We have seen NZ equities record a negative return for the past month and this will be taking some of the shine off the returns of those Default funds with heavier exposures to the local stock market. An example would be ASB's Conservative Fund where the manager has exposure to many of the top companies listed on the NZ stock exchange. Having said this the local market remains bullish and the returns for the past quarter and 12-months are well ahead of many other developed nation markets.

Underpinning the local equity market has been investors hunting for yield in the current environment and interest from overseas exchange traded funds (ETF's). With large funds buying into our market on a regular basis the impacts from movements in overseas markets have been suppressed.

While global equity markets have been relatively flat overall, there is insufficient exposure to growth assets in the Default funds to offset some of the negative capital movements in fixed income assets. With global markets rising and NZ shares retreating some Default funds will be getting a double hit during the month of September. Fully hedged global equities have provided a nice pick up in returns over unhedged positions and those taking the bet each way with a 50/50 hedged/unhedged portfolio. Based on historical data nearly all the managers have some exposure to hedged global equities in the top 10 holdings as we uncovered in a previous story.

A rampant NZD compared to our global trading partners will be taking the top off some of the unhedged investment positions which many of the Default funds have, especially in their equity portfolios. All of the global bond exposures are hedged. The currency impact in a Default fund which has unhedged global equities will be relatively small compared to a more equity or growth-focused strategy which we will be covering in later KiwiSaver reviews.

Market Overview

Volatility returned early in the quarter as traders struggled to come to grips with the Brexit outcome. Markets were promptly reassured there was plenty of money in the financial system rainy day fund and life soon returned to normal.

Adding to the volatility was speculation German banking heavyweight, Deutsche Bank, could become the next Lehmann Bros without further capital injections. Subsequently, Deutsche Bank has been selling down assets in an effort to steady the ship. Reports of counter parties moving money away from Deutsche Bank gave the fear-mongers more fodder to chew on.

Fixed income markets caught the same cold as equity markets. Uncertainty over future interest rate cuts by the RBNZ and an upward bias in global interest rates resulted in longer dated NZ bond yields moving higher. Funds with a high concentration of NZ bonds will have seen some of the capital gains leak away.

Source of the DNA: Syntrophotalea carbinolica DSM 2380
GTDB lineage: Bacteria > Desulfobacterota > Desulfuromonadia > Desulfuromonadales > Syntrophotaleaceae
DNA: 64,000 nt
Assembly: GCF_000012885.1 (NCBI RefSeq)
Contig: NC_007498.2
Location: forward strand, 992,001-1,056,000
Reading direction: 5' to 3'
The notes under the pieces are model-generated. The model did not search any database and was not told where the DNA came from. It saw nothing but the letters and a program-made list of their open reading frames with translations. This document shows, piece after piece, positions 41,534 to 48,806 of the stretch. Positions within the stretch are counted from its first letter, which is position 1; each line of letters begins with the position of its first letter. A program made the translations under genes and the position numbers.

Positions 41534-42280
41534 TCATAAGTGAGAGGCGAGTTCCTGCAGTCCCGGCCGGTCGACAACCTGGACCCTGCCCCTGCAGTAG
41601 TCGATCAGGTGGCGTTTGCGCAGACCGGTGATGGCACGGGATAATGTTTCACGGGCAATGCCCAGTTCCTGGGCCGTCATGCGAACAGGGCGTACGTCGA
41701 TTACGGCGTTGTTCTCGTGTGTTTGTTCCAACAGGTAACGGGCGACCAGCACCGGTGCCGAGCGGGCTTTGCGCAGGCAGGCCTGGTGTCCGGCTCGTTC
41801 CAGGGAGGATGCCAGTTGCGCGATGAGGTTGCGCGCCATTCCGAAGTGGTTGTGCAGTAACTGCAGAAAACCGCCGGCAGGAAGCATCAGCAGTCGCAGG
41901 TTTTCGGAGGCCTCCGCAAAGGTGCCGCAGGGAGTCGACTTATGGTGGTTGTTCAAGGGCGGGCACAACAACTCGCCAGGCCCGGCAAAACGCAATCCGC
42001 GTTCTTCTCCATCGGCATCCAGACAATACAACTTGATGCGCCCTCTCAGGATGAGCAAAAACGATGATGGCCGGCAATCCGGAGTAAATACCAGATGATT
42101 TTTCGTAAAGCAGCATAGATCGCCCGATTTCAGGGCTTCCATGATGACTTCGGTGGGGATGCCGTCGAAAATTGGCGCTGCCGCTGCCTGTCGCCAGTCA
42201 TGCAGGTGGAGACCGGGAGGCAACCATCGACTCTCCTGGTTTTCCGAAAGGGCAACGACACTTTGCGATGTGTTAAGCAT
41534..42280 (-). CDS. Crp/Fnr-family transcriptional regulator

Of the major central banks, Bank of Japan (BoJ) was the only one to make any meaningful alteration to their monetary policy during the period under review. Previous bids to stimulate the Japanese economy have failed so the BoJ is trying something a bit out of left field. In doing so they've declared intentions to overshoot their inflation target.

Other activity during the quarter

It's been a busy period for re-branding and marketing of funds with three schemes changing their names. Craigs Investment Partners KiwiSaver scheme took on the name of their underlying manager Quay Street, Forsyth Barr's KiwiSaver funds become Summer with well respected financial commentator Martin Hawes on board and Grosvenor became Booster. Booster's Conservative fund is now called the Booster Moderate Fund.

All in all, new names but effectively no changes to the underlying teams managing the money.

What is new, however, is the launch of Simplicity KiwiSaver. The KiwiSaver equivalent to Uber, is now open to the general public and from what we understand is off to a flying start with much of their new money coming from customers who are seeking lower fee costs that are usual in this industry.


KiwiSaver default funds are only part of a broader range of conservative funds available. Many of the 'traditional' Conservative and Cash funds are underperforming the Default funds. We will look at the rest of the Conservative funds in another article.

For explanations about how we calculate our 'regular savings returns' and how we classify funds, see here and here.

There are wide variances in returns since April 2008, and even in the past three years, and these should cause investors to review their KiwiSaver accounts especially if their funds are in the bottom third of the table.

The right fund type for you will depend on your tolerance for risk and importantly on your life stage.

You should move only with the appropriate advice and for a substantial reason.

We welcome your help to improve our coverage of this issue. Any examples or experiences to relate? Any links to other news, data or research to shed more light on this? Any insight or views on what might happen next or what should happen next? Any errors to correct?